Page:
Wednesday, May 20, 2015
What eBay's new seller fees are trying to accomplish
So what changed? Let's take a look...
Free listings cut by more than half:
For people like me, who don't operate an eBay business, but simply sell things on the side for some extra income, the biggest change is the number of free listings we get each month. Previously it was 50 items per month with no listing fee. You still pay the usual 10% final value fee, of course, but no 30 cent listing fee for the first 50 items.
As of May 1, we now only get 20 free listings per month. That's a huge cut and it will affect the things I choose to sell. Previously, I'd try selling things even if I didn't think they were worth anything because, hey, why not, let's give it a shot. Now, I have to pick and choose more carefully with only 20 free listings. However...
Listing fee reimbursement for items that sell:
If a listing ends in a sale, eBay will now refund the listing fee for that item. So if I want my fee refunded, I have to ensure that items actually sell, which means I'll be more choosy about which items I list. It also means that I'll lower my initial start prices to ensure sales.
For eBay Stores
Stores are a service eBay offers to sellers that gives them cheaper fees, better tools, and a customizable store page for a monthly fee. For high volume sellers, the amount saved is far higher than the fee, so it's worth it. Up until now, sellers with a store could list 150 items per month with no listing fees. On May 1st, that ALL changed. Now, basic stores can list 150 fixed price listings (meaning, Buy It Now only, not auction) per month, and the same 20 free auction listings that everyone gets. Obviously, sellers with higher level eBay store subscriptions get more.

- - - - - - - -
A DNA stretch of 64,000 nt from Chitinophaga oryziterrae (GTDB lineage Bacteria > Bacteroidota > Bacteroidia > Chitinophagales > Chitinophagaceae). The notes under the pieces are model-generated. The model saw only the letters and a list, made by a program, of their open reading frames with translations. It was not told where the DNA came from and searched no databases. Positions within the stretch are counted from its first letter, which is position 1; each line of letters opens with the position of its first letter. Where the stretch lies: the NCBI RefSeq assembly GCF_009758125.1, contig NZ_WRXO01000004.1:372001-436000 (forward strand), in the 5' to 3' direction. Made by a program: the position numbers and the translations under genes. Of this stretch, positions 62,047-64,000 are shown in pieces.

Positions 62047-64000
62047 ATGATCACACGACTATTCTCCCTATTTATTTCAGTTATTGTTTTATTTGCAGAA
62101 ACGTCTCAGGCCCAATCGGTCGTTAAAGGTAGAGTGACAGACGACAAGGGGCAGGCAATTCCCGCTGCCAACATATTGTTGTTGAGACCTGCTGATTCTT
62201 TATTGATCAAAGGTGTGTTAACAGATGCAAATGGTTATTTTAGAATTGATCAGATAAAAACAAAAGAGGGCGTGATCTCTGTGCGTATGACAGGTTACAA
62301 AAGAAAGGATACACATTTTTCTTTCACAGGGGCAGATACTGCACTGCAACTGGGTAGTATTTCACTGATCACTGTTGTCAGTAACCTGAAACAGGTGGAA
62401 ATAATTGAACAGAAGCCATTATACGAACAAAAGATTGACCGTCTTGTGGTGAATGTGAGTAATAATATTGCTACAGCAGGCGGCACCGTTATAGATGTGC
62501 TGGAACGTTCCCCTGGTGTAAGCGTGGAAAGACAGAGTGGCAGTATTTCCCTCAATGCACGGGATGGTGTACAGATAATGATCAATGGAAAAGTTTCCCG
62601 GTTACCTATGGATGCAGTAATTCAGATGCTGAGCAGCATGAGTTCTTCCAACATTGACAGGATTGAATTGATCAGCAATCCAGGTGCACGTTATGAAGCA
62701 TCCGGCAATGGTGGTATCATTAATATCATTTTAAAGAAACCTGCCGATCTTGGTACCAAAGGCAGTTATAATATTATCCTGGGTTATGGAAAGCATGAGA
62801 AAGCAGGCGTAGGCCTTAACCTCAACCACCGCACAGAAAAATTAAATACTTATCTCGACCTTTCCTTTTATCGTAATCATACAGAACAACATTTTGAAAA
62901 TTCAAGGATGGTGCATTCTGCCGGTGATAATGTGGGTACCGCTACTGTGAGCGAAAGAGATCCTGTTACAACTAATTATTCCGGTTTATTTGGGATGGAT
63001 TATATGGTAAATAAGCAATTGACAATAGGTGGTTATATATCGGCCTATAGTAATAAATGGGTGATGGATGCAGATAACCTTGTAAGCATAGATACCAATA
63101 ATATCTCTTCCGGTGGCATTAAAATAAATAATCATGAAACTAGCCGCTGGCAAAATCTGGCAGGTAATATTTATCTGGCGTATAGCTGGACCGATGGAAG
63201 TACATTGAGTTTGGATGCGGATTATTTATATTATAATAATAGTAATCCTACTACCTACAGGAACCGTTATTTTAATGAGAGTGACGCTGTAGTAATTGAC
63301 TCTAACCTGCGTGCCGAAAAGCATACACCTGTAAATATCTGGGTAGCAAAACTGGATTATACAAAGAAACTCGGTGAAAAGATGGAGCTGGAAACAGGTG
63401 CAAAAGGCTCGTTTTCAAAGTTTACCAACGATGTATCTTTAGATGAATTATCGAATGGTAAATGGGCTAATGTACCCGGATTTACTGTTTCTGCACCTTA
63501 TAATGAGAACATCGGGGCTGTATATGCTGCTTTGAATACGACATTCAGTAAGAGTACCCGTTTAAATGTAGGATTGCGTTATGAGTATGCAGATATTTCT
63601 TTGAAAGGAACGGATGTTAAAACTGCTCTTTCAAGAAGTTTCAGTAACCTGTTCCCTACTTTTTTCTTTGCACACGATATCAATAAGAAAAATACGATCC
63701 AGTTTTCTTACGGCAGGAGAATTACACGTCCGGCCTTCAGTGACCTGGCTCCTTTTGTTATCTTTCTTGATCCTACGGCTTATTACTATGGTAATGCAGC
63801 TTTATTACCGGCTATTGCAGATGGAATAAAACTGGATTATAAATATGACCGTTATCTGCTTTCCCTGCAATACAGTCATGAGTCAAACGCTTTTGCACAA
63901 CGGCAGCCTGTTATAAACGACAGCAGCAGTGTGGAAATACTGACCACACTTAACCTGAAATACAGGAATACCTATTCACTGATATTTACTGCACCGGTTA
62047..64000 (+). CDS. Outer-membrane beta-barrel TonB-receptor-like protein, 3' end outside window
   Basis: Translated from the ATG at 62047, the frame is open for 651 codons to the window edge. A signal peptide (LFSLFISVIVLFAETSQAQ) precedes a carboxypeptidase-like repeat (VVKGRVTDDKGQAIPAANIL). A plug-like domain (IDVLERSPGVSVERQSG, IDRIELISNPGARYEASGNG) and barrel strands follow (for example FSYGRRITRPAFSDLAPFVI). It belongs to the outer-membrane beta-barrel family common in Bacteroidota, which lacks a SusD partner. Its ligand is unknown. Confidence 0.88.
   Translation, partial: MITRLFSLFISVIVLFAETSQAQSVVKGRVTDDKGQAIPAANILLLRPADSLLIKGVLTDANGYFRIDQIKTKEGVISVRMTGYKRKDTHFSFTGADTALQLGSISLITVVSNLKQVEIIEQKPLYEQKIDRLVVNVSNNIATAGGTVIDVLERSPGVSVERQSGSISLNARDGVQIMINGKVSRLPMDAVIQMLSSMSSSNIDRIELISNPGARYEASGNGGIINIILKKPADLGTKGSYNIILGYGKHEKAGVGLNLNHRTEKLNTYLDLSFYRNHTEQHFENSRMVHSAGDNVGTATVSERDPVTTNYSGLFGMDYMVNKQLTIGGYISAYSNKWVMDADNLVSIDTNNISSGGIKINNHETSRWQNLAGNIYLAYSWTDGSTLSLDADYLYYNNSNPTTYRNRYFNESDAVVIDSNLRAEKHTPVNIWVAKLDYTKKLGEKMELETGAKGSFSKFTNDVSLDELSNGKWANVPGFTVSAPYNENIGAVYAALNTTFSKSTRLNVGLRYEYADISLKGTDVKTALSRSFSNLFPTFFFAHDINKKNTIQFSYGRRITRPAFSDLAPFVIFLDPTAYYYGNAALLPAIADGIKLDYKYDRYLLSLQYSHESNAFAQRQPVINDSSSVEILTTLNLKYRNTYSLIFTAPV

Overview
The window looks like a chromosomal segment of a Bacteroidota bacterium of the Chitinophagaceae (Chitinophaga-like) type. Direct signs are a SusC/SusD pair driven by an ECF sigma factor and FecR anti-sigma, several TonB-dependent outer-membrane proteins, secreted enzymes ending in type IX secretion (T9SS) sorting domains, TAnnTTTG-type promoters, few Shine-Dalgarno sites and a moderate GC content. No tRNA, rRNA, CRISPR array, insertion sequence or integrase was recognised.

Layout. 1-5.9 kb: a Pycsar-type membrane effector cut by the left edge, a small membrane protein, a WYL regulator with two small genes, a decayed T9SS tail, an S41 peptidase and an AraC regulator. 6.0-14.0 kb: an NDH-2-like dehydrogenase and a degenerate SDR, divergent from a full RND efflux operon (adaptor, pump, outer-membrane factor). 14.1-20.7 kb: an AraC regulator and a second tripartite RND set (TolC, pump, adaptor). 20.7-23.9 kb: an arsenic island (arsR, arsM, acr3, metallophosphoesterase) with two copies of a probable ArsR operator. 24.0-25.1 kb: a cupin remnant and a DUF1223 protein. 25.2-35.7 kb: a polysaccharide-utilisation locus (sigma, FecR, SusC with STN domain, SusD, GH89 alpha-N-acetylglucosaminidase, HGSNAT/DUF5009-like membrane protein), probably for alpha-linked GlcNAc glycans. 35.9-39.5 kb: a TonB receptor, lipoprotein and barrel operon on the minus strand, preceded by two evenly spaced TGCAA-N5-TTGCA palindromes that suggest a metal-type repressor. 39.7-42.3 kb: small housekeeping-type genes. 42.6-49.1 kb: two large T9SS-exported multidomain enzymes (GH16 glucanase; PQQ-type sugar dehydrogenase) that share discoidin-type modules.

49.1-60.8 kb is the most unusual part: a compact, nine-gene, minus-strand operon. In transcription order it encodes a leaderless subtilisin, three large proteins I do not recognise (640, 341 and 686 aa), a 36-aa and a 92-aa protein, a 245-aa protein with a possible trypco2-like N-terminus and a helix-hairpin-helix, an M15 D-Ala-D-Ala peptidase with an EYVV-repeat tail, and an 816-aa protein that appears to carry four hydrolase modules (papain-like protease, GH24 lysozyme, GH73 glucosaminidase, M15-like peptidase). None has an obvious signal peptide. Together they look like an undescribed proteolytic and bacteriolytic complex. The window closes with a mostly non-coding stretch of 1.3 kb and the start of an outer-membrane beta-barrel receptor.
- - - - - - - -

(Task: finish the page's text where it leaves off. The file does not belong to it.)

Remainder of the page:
So let's recap: more free fixed price listings, insertion fees reimbursed if the item sells, reduction in free listings for sellers without stores...eBay is trying to become Amazon. They want the majority of their listings to be fixed price (not those confusing auctions), and they want the auctions that ARE posted to translate into sales the majority of the time.
As usual, eBay is bending over backwards to cater to buyers (who pay zero fees and contribute nothing to eBay's bottom line), and turning a blind eye to sellers (who actually, you know, pay fees). They have a very long history of doing this, actually. Each year they announce a "Sprint Seller Update" that usually follows the same theme. Sellers are screwed while buyers are rewarded.
I get it. Without buyers, the website is worthless. And enough of us sellers continue to make money in spite of the changes, so there won't be a big seller boycott. But it's sad to see the thriving marketplace that eBay used to be reduced to just another storefront.
Between this and the extremely high fees they collect from sellers (seriously, they take 10% of not only the sale price, but of the SHIPPING paid by the buyer, too!), it makes eBay a seriously less compelling place to use for small time sellers like me.
But the real problem is that eBay is a massive monopoly in this space and they know it. Don't like eBay? Fine, don't use it. But...where else would you go? For someone like me who sells maybe $100 worth of stuff per month, where else do I go to make the same money? Craigslist? No thanks. eBay is the only option, and they know it.
By: Ryan Joseph